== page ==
Drug customers are often portrayed as ineffective slackers, burdens on society, and simply plain ineffective—morally, culturally, and economically. By distinction, , The Social Value of Drug Addicts, (PDF) argues that the social development of some individuals as impractical is in actual fact extraordinarily helpful to different individuals. Leading medical anthropologists J. Bryan Page and Merrill Singer analyze media representations, drug coverage, and first social constructions to indicate what industries and social sectors profit from the criminalization, demonization, and even frequent glamorization of addicts. Synthesizing a variety of key literature and advancing progressive arguments about the social development of drug customers and their half in modern society, this ebook is a crucial contribution to public well being, well-liked tradition, medical anthropology, and associated fields.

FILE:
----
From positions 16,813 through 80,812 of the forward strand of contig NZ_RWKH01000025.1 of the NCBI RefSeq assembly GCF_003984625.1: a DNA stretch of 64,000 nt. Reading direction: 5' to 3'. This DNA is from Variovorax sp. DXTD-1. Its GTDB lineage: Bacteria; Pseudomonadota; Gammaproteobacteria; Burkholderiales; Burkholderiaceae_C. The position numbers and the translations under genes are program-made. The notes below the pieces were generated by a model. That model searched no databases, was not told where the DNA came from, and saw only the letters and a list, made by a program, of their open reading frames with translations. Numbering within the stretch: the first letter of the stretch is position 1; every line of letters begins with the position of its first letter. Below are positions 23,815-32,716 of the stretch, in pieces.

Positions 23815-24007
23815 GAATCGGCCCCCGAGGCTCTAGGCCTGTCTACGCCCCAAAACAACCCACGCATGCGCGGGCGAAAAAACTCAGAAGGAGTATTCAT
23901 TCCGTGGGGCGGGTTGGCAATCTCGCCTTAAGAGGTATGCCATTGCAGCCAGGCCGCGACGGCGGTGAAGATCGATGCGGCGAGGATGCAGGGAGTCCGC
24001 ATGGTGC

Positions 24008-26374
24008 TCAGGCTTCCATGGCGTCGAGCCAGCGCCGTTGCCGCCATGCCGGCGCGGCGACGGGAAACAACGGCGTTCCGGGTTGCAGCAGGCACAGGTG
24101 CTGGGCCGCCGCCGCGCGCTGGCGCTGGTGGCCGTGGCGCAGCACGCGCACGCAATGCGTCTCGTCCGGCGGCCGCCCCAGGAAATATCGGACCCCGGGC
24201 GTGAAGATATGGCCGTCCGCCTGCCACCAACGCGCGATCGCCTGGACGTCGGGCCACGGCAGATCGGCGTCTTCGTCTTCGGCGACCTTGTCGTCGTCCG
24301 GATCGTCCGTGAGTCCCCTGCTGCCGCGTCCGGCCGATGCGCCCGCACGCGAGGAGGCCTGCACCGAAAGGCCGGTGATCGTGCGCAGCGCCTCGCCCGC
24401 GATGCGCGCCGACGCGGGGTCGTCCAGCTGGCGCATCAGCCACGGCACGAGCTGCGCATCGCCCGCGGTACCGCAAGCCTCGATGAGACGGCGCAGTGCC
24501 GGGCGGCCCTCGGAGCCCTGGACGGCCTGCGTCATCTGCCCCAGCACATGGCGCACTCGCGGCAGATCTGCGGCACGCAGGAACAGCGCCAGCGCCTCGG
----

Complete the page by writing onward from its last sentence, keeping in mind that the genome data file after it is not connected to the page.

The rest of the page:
“In The Social Value of Drug Addicts: Uses of the Useless, J. Bryan Page and Merrill Singer present a sweeping analysis of popular representations of drug use and drug users in U.S. culture…In making such a contribution, J. Bryan Page and Merrill Singer continue to fortify their legacy as scholars who have tried to talk wisdom to us about our society’s most damaging habits of social distinction.”― Jennifer J. Carroll, American Anthropologist
NOTE: The product solely consists of the ebook, The Social Value of Drug Addicts in PDF. No access codes are included.